The Blockchain Weekly Front Page is a CXO level briefing. Our mission is to serve the mainstream business community by selecting one major theme in the Blockchain Economy each week and three news stories to illustrate that theme. This is all you need to know, each week, jargon free for CXO level business leaders and investors who will use this technology to change the world, in your email inbox each Monday at 7am CET.
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Last week our theme was “Bridge to Blockchain mainstream adoption via the next bull market”.
There is no doubt that centralized exchanges (CEX), such as Coinbase and others, helped us reach this point. Centralized exchanges have been an important stepping stone in the development and adoption of cryptocurrencies.
Centralized exchanges are easy for new digital currency traders and some act as gateways, which allow fiat to crypto transactions. But philosophically, these centralized platforms couldn’t be further apart from the decentralized nature of blockchain and cryptocurrencies.
There are four main issues with centralized exchanges:
- Trust: The root problem with conventional currency is all the trust that’s required to make it work. Satoshi never envisioned centralized exchanges.
- Personal Documents: Centralized exchanges often require personal information and proof of identity, in order to deposit or withdraw to and from the platform.
- Security: With a single point of entry, it means they are accessible to hackers easily. If something goes wrong, on a CEX could end up losing all your crypto.
- High fees: Many well-known exchanges charge anywhere between 0.20% to 3% in fees, whereas a decentralized exchange mostly requires a small fixed fee, or in some cases no fee.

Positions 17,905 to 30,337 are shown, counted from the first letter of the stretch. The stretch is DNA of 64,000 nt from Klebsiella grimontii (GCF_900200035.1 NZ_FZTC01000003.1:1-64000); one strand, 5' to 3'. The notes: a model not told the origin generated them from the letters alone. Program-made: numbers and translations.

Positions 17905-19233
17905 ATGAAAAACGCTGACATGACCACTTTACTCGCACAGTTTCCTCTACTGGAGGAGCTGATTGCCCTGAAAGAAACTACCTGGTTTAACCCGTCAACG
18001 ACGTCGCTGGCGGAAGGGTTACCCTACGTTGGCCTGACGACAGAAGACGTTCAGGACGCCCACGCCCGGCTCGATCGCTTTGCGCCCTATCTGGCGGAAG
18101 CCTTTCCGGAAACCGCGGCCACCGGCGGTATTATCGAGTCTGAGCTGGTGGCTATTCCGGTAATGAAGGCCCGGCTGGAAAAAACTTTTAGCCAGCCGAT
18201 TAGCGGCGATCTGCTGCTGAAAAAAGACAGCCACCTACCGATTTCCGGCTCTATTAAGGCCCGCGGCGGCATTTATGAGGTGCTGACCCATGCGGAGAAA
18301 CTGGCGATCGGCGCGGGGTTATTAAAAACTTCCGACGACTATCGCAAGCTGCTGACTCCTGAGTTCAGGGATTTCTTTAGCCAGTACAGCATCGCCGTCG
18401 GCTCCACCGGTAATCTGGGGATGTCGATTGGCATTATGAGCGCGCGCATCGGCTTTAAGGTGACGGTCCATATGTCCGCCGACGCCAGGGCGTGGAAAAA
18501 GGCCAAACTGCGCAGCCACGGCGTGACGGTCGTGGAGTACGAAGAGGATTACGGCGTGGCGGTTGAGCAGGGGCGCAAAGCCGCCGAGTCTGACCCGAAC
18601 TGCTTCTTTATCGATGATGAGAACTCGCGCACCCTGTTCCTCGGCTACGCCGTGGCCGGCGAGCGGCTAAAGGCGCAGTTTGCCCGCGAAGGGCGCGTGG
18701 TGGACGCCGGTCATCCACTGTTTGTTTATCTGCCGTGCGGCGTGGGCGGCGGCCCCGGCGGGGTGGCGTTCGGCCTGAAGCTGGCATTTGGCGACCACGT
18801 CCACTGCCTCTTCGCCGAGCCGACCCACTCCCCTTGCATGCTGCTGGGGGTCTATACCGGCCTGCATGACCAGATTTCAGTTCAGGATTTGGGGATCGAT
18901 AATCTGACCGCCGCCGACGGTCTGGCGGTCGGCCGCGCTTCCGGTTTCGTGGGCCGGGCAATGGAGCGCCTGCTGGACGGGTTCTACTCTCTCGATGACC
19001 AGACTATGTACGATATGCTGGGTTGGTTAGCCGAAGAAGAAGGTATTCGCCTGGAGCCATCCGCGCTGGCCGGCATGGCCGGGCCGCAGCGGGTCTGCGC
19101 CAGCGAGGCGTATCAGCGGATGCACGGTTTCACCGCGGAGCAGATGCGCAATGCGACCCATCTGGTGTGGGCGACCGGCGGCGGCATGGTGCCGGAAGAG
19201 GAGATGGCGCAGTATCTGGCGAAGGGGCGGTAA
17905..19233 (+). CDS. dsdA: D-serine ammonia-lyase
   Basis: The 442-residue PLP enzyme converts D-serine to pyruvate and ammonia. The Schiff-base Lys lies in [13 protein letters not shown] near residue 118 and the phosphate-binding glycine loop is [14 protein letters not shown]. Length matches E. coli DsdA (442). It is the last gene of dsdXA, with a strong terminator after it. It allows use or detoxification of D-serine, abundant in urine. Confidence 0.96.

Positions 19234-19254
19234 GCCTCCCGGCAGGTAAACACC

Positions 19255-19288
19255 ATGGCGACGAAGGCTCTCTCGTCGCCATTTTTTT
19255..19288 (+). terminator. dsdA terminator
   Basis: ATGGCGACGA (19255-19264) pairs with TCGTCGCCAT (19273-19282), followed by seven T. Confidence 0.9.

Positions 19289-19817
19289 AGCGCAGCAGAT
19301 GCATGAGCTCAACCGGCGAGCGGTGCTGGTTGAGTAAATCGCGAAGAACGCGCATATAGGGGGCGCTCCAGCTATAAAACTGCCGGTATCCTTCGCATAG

Today the bulk of cryptocurrency trading takes place centralized exchanges, yet more than 30 of them have been hacked, since 2013. According to ConsenSys: “99% of cryptocurrency transactions still go through centralized exchanges; this trend is expected to be reversed in the coming years.”
Currently, there are over 200 exchanges, compared to 70 exchanges in March 2015. Every day, billions are being traded on cryptocurrencies exchanges. Centralized exchanges generate massive profits from trading fees. In exchange for their services, traders are charged different fees, such as trading fees, withdrawal fees, deposit fees, etc. The top 10 exchanges generate as much $3 million a day in fees, according to estimates by Bloomberg.
The biggest problem for centralized exchanges is security. There are lots of examples of high profile thefts, the biggest being Mt. Gox in 2014, when 850,000 Bitcoins belonging to customers and the company were stolen, an amount valued at more than $450 million at the time.
Decentralized exchanges (DEX) are gaining popularity, because they enable users to trade peer-to-peer in an automated way and ensure that funds are not vulnerable to thefts.
We are already seeing this shift take place. In fact, two of the largest centralized exchanges are planning on launching decentralized versions of their platforms.
Bithumb, currently the world’s sixth largest by daily traded volume based on CoinMarketCap, will launch a decentralized crypto exchange in 2019. Bithumb is planning to use R1, a decentralized exchange protocol that was developed by OneRoot Network.